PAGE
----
There is much in that nametext_fields
Rajiv Gandhi Centre for Biotechnology (RGCB) in Jagathy, Thiruvananthapuram is one of the leading research centres of the country in the domain of biotechnology. The research hub that was started in 1990 as a charitable institution with the name Centre for Development of Education, Science and Technology (C-DEST) was later renamed after Rajiv Gandhi. In 1994, the state government developed RGCB into a fully dedicated biotechnology centre and in the last 25 years has achieved several feats in its area. The first UPA government elevated it into an autonomous research institution. Extensive research is taking place there on topics from cancer treatment to neuro-biology. RGCB had some ago decided to start a second campus in the capital with the name Centre for Complex Disease in Cancer and Viral Infections. Now the decision of the central government to give it the name of RSS leader MS Golwalkar has triggered a controversy. The state chief minister and the Opposition leader have both written to the prime minister demanding that the Centre withdraw the decision and give the institution the name of a biological scientist of the state. All the parties of the state, except the sangh parivar, have come out condemning the Centre's decision.
Going by Modi's government's record hitherto, chances of backtracking from the decision appear remote; and reactions from those including the central deputy minister V Muraleedharan also indicate so. As a matter of fact, there is nothing surprising in this move. The history of sangh parivar, ever since that of the Vajpayee government, is replete with instances of changing names of many historic cities for implementing patently saffronising agenda. With the assumption of office by Modi, the process only got accelerated. One main achievement the Modi government can boast of is having rehashed many of the welfare schemes implemented by the previous governments with the names of Hindutva figures including Deendayal Upadhyaya. Names of several RSS leaders, like its founder KB Hedgewar and VD Savarkar - who during the country's freedom struggle got exempted from prison term multiple times by submitting apology to the British government - have found their way into text books. It is as a continuation of this that Golwalkar is appearing as a new icon. He being the theoretician of the Hindutva brand of muscular nationalism and ideologue of extermination of minorities, the deification through this naming is a warning signal of the hazards in store for future. The Central government, which is going ahead with the Citizenship Amendment Act (CAA) despite the nation-wide popular resistance that went aflame all over the country, now ventures to commemorate a person who sowed the seeds of an idea marked by communal hatred and divisive theory; and this cannot be seen as a casual act. It is also significant that the government chose for its experiment the state of Kerala itself, where the sangh parivar politics has so far not been able to make much headway.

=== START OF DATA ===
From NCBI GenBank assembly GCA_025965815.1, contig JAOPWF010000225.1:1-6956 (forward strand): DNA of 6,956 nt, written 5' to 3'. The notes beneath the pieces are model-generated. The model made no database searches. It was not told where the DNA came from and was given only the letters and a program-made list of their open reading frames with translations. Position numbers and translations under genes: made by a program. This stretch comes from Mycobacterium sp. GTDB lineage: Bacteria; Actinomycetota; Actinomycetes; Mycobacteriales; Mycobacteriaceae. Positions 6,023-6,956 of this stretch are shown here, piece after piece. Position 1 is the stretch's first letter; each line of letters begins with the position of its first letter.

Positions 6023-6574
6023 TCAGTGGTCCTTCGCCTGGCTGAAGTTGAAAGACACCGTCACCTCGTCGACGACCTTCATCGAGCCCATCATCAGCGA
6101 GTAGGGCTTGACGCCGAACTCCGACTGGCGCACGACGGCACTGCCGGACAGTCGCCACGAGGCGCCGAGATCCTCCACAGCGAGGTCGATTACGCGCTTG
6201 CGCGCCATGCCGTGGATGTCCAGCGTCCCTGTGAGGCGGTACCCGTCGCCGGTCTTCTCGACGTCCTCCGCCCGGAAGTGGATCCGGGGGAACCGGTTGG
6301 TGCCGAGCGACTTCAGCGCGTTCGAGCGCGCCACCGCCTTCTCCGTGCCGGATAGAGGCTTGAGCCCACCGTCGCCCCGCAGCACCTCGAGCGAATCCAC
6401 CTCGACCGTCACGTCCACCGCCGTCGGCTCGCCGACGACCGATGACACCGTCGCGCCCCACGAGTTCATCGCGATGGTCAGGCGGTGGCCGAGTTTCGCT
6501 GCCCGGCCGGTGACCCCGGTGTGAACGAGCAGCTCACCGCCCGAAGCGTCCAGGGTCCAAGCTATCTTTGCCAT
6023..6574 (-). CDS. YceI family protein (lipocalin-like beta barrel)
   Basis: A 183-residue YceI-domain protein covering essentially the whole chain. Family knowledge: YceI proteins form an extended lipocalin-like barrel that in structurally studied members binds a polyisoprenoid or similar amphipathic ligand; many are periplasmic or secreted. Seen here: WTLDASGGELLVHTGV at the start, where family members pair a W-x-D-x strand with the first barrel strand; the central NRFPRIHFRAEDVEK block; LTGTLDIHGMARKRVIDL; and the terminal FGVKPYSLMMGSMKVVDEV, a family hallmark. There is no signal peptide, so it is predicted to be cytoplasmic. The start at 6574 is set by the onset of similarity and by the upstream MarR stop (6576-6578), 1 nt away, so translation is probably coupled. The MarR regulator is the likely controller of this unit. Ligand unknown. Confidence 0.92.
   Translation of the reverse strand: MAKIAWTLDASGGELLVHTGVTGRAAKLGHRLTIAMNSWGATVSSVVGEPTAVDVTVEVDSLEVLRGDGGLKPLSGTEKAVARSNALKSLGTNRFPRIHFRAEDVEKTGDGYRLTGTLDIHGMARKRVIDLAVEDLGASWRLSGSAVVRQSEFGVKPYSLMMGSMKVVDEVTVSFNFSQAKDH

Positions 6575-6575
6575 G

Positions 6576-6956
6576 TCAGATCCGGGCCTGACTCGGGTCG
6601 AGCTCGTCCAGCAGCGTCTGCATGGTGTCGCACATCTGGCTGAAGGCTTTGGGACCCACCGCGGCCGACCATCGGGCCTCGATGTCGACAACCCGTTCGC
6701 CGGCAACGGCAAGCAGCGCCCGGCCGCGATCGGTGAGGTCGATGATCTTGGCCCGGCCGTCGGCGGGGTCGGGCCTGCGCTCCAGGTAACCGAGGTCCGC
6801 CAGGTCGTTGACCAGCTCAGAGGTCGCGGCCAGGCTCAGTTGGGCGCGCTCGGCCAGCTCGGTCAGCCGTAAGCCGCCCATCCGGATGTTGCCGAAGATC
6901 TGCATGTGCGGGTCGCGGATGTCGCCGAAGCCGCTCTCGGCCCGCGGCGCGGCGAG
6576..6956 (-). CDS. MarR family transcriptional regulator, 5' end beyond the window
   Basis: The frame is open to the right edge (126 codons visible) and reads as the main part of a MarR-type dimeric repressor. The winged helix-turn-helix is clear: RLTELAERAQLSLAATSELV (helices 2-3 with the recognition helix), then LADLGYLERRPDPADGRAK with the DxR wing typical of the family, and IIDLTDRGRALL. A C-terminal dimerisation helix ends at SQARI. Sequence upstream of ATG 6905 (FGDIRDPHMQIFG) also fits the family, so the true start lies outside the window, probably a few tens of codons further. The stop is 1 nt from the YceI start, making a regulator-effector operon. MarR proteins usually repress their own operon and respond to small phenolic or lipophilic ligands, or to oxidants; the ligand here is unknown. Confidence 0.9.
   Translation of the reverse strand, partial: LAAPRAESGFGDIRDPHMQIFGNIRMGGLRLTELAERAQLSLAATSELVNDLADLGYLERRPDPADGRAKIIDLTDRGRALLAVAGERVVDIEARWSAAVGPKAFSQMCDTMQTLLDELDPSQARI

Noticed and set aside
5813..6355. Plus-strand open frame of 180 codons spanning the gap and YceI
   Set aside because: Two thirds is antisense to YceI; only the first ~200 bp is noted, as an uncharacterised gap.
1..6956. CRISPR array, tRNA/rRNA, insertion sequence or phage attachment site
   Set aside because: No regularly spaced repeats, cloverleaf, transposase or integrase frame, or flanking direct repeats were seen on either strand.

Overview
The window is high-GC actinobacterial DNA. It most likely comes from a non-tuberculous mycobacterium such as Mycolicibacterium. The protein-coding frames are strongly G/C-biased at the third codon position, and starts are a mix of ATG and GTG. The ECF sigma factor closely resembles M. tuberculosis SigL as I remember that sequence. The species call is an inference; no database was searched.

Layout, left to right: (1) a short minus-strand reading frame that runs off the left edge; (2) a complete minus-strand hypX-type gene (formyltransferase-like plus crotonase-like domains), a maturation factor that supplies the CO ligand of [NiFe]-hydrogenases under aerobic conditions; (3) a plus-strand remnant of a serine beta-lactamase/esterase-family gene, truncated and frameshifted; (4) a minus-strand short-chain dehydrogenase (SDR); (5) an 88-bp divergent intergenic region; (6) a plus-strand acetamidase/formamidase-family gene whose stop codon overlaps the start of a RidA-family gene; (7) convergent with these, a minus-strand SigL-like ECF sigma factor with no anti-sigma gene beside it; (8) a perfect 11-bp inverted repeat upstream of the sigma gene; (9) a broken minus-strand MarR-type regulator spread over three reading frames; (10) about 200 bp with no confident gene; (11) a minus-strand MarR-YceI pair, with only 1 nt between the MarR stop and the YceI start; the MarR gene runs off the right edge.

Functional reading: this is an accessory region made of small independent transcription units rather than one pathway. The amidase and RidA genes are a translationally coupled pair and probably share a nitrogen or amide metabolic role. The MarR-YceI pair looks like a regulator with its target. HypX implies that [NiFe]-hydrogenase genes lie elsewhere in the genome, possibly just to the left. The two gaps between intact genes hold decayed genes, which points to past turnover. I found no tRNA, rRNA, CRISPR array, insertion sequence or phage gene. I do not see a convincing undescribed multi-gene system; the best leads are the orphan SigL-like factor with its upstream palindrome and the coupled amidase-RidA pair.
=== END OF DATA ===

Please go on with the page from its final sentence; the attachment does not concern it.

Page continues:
Usually such research centres are named after leading figures of the country's freedom struggle or those who occupied seats of power later. And figures who made striking contributions in any relevant area are also honoured through naming institutions after them. Gandhiji, Nehru and Patel are remembered in this manner as nation builders. And leaders including Rajiv and Indira have shown the way for the nation in many respects. Geniuses like CV Raman and Dhyan Chand have brought the country glory at international level. When such personages are commemorated through various institutions and edifice, they ultimately reflect the concept of an India beyond all political differences. Where in this matrix does the name of some one like Golwalkar fit in? And it is a fact of history that Golwalkar, who had a masters in zoology, had later spoken about promoting racial purity through eugenics.
It is such reactionary scientific temper that the Modi government has been following, as evidenced by recent sessions of Science Congress. It is also a fact that the socio-political stances which Golwalkar and his movement have taken, are still more absurd than this. Naturally then, when a research institution is given the name of some one like him, the only thing that comes to mind will be the politics of hatred and extermination. Therefore, democratic courtesy demands that the Centre desist from such a decision. The only remaining question is whether Modi, for the sake of such a courtesy, will be prepared to forsake Golwalkar who had run down democracy as nothing more than granting rights to animals.